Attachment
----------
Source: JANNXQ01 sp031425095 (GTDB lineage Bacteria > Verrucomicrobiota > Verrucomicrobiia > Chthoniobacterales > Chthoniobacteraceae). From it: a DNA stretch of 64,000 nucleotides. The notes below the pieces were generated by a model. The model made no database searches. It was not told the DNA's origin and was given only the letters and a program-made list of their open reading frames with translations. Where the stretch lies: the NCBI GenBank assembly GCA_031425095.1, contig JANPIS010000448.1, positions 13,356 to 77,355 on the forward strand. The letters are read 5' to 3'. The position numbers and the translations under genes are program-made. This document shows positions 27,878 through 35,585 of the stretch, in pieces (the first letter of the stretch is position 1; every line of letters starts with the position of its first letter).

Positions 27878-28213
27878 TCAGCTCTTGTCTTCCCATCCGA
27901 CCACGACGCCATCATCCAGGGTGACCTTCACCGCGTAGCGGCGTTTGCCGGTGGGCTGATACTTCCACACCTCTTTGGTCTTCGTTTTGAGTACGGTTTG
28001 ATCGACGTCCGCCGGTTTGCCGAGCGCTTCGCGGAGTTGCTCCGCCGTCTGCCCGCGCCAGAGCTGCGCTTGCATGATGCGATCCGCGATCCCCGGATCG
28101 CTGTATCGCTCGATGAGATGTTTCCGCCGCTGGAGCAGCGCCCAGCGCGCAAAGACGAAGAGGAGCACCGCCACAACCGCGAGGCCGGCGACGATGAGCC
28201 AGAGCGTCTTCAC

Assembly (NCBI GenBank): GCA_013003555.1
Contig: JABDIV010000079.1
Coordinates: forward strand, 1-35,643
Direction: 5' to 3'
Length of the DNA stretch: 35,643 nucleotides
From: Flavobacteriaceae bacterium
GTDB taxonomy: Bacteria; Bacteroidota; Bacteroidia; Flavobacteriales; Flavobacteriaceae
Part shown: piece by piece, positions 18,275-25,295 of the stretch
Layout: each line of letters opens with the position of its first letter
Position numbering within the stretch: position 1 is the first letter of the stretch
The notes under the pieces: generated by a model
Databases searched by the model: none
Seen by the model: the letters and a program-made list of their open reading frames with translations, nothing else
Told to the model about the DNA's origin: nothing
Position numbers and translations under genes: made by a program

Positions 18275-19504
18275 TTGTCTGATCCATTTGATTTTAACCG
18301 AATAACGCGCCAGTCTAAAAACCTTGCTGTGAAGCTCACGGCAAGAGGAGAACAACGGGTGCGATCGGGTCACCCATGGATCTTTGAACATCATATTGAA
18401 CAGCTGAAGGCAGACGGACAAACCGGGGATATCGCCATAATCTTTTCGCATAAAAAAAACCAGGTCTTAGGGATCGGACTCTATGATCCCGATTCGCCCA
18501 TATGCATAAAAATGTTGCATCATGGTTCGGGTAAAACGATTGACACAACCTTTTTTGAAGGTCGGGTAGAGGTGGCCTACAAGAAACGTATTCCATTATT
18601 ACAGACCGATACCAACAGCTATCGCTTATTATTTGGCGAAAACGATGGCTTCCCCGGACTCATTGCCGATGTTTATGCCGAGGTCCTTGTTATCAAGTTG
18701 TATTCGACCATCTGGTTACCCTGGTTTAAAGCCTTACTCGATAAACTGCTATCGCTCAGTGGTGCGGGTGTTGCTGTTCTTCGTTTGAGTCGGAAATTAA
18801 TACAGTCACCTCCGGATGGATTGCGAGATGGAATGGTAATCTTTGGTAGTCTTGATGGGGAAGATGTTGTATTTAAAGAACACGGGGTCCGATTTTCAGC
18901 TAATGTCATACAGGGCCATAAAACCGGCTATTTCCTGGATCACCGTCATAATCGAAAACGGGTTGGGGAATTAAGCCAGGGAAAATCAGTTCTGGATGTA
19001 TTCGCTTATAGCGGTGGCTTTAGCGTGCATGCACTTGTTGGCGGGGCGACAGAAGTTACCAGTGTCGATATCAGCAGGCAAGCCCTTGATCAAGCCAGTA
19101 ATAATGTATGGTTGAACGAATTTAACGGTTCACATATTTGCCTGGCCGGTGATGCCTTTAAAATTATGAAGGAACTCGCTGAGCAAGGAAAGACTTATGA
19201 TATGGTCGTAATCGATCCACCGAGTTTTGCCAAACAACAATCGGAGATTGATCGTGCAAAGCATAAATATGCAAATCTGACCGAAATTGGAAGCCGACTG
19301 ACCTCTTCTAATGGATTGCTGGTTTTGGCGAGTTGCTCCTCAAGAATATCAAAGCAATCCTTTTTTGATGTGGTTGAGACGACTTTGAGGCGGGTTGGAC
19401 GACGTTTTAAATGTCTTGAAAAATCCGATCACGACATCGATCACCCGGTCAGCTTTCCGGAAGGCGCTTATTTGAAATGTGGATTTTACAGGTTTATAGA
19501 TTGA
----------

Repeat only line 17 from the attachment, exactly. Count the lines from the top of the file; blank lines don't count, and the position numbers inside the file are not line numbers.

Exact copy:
Position numbering within the stretch: position 1 is the first letter of the stretch